Chrome vulnerabilities underscore the need for modern endpoint protection
Last week Google announced another security fix that addresses a vulnerability apparently exploited in the wild.
Tracked as CVE-2023-2136, this one is an integer overflow issue in a library called Skia, used by the web browser to render web content. Users (and admins) should update to at least Chrome v112.0.5615.137 to fix the issue.
The vulnerability made it into CISA's known exploited vulnerabilities database, although there are no details on how widely the exploit is being deployed by malware actors.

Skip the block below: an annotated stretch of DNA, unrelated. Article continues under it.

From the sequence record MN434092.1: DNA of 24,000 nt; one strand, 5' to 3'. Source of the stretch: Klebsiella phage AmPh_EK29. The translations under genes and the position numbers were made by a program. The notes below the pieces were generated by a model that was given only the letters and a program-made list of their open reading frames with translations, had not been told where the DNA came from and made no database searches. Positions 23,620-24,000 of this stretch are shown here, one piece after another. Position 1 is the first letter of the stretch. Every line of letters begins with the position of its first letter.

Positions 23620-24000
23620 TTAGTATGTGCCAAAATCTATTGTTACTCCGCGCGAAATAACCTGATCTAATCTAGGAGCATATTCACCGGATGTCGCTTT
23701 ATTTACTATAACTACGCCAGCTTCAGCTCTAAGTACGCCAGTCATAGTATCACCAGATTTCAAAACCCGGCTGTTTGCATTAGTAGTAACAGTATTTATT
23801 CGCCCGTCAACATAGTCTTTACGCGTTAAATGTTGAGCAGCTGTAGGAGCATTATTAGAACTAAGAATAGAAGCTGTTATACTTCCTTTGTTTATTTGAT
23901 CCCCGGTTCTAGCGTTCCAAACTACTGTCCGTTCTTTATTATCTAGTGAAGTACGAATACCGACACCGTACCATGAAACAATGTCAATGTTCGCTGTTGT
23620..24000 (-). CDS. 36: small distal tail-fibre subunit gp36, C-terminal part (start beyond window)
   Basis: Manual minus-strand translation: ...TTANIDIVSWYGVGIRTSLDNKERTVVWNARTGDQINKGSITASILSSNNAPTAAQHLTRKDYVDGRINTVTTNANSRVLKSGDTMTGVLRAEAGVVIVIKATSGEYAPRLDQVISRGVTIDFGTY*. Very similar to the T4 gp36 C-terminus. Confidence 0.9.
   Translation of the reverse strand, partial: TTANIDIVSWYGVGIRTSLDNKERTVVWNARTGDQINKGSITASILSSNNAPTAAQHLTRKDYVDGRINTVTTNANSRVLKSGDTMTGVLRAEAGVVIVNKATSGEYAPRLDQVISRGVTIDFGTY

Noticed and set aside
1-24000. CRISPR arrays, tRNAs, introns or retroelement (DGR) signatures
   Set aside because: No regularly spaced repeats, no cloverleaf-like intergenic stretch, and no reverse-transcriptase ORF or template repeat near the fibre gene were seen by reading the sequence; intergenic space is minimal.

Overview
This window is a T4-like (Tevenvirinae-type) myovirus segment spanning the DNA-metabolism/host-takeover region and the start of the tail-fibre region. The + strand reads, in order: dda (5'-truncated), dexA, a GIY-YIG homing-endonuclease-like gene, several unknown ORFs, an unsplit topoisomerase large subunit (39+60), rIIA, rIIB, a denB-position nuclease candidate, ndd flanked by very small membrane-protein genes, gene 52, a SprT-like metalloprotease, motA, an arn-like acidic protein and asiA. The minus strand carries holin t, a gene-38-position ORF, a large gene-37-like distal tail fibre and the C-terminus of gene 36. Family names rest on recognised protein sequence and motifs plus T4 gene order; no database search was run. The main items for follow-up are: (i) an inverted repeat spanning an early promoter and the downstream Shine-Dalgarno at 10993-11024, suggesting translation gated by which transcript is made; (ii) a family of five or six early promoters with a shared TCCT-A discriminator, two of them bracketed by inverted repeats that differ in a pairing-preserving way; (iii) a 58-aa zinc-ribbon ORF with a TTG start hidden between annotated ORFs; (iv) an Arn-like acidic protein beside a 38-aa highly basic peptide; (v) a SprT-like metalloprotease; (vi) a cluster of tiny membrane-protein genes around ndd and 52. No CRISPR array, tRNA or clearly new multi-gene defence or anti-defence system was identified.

In any case, this vulnerability comes just a few days after a similar Chrome bug was patched by Google, also known to be exploited in the wild (CVE-2023-2033).
Both bugs could essentially make it into drive-by download exploit kits usually deployed on compromised web servers. Unsuspecting users visiting such web pages could inadvertently install malware on their devices.
Google Chrome is being widely used by billions of internet users, so prompt patching will always be difficult, even in relatively small organizations.
As the number of vulnerabilities discovered each year is still growing by 20%+, having robust endpoint detection & response (EDR/XDR) capabilities is becoming even more important. XDR is the new baseline for endpoint protection, now that antimalware detection is a commodity enabled by default at operating system level.